Which Parent Claims the Child Care Tax Credit?
Unmarried parents: Don't overlook this benefit in OhioBy Doug Mentes, Esq. | Reviewed by Canaan Suitt, J.D. | Last updated on March 28, 2023
Use these links to jump to different sections:
- The Custodial Parent Gets the Credit
- For a “Qualifying Person”
- Parent Must Have Earned Income
- Child Care Costs Must Be Work-Related
There are many income tax benefits for parents of younger children. If the parents are unmarried or divorced, however, these benefits must be split between the two in some way.
Unfortunately, court orders do not often designate which parent receives the tax benefits. And if the court order does designate which parent receives the federal income tax benefit, the order may not meet Internal Revenue Service (IRS) rules.
One lesser-known income tax benefit is the child and dependent care credit, a tax break for expenses paid toward work-related child care.
A parent claiming the credit may receive between 20 percent and 35 percent of their work-related child care and daycare payments. No more than a maximum of $3,000 in expenses for one child or $6,000 for two children can be claimed—but this allows for a credit as high as $600 to $1000 for one child, and twice that for two.
The Custodial Parent Gets the Credit
An unmarried parent taxpayer must file a income tax return that meets the requirements of the federal tax code for taking the child tax credit. One requirement is that tax fil claiming the credit must be the “custodial” parent under IRS rules. The custodial parent, of the qualifying individual, is the parent with whom the child lived for the greater number of overnights during the tax year.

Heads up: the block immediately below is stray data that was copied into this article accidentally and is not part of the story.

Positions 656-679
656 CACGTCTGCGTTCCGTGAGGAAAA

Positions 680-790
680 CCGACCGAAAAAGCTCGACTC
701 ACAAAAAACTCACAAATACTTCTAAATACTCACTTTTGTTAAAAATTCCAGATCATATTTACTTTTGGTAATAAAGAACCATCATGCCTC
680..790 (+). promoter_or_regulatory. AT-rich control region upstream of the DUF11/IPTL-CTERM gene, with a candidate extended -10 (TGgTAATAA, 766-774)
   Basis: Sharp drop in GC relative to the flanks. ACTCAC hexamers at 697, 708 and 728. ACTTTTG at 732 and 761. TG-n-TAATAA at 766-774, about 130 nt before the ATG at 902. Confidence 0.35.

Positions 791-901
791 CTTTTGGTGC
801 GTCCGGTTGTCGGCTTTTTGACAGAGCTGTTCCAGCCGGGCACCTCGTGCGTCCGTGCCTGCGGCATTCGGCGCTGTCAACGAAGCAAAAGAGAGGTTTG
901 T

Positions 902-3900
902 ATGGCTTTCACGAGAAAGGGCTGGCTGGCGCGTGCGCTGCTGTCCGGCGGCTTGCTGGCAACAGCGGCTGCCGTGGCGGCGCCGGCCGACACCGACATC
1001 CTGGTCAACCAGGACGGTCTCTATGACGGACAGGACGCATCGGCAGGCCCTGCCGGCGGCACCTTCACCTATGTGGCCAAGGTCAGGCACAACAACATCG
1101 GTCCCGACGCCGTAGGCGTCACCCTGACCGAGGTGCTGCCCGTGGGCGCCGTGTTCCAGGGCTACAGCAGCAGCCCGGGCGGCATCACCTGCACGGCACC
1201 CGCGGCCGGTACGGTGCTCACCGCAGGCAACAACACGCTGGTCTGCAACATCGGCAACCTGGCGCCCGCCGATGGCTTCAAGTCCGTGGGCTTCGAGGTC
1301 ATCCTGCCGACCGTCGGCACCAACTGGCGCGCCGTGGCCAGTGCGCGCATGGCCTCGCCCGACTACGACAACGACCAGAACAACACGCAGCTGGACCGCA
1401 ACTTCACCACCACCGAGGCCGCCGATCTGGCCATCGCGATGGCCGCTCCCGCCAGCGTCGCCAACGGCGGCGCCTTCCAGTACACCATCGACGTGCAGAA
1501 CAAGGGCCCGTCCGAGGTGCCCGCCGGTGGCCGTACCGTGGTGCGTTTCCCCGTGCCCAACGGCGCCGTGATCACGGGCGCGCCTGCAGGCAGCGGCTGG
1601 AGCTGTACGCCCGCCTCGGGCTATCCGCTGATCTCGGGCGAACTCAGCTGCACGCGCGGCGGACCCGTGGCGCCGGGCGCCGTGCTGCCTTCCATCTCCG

A child is treated as living with a parent for a night:
- If the child sleeps at that parent’s home—regardless of whether or not the parent is present
- If the child is in the company of the parent, say, if they’re on vacation
- There is an exception available for a parent who works at night
If the child lived with each parent for an equal number of overnights throughout the year, the custodial parent is the parent with the higher adjusted gross income.
For a “Qualifying Person”
The child for whom the child care expenses are claimed must meet the definition of a “qualifying child” under federal tax rules.
The qualifying child is a child who was 12 years of age or younger (with some rare exceptions) when the child received the care. They must also be the parent’s “dependent,” or one for whom a parent can claim an exemption.
Parent Must Have Earned Income
Another requirement to claim the child care tax credit is that the claiming parent (and their spouse, if filing jointly) must have earned income during the year. A tax preparer should consult the IRS publication for what earned income will qualify them under the law. However, earned income does not include:
- Workers’ compensation payments
- Pensions or annuity payments
- Social security benefits
- Interest and dividends
- Unemployment compensation
- Scholarships or fellowship grants
Child Care Costs Must Be Work-Related
To qualify, the child care costs incurred must have been incurred to allow a parent (and their spouse, if you file taxes jointly) to work or seek work—child care incurred for date nights, will not qualify. The work can be part-time or full-time, and can be self-employment. While child care costs can be included for periods of time a parent is looking for work, if the parent doesn’t find a job and earns no income for the tax year, they can’t take this credit.
Parents may want to consult with one another to determine who will claim the child care tax credit amount. If there is a dispute over the credit, the parents may need to go to court to resolve the dispute. Parents in this situation should seek out an experienced Ohio family law attorney to discuss their options.
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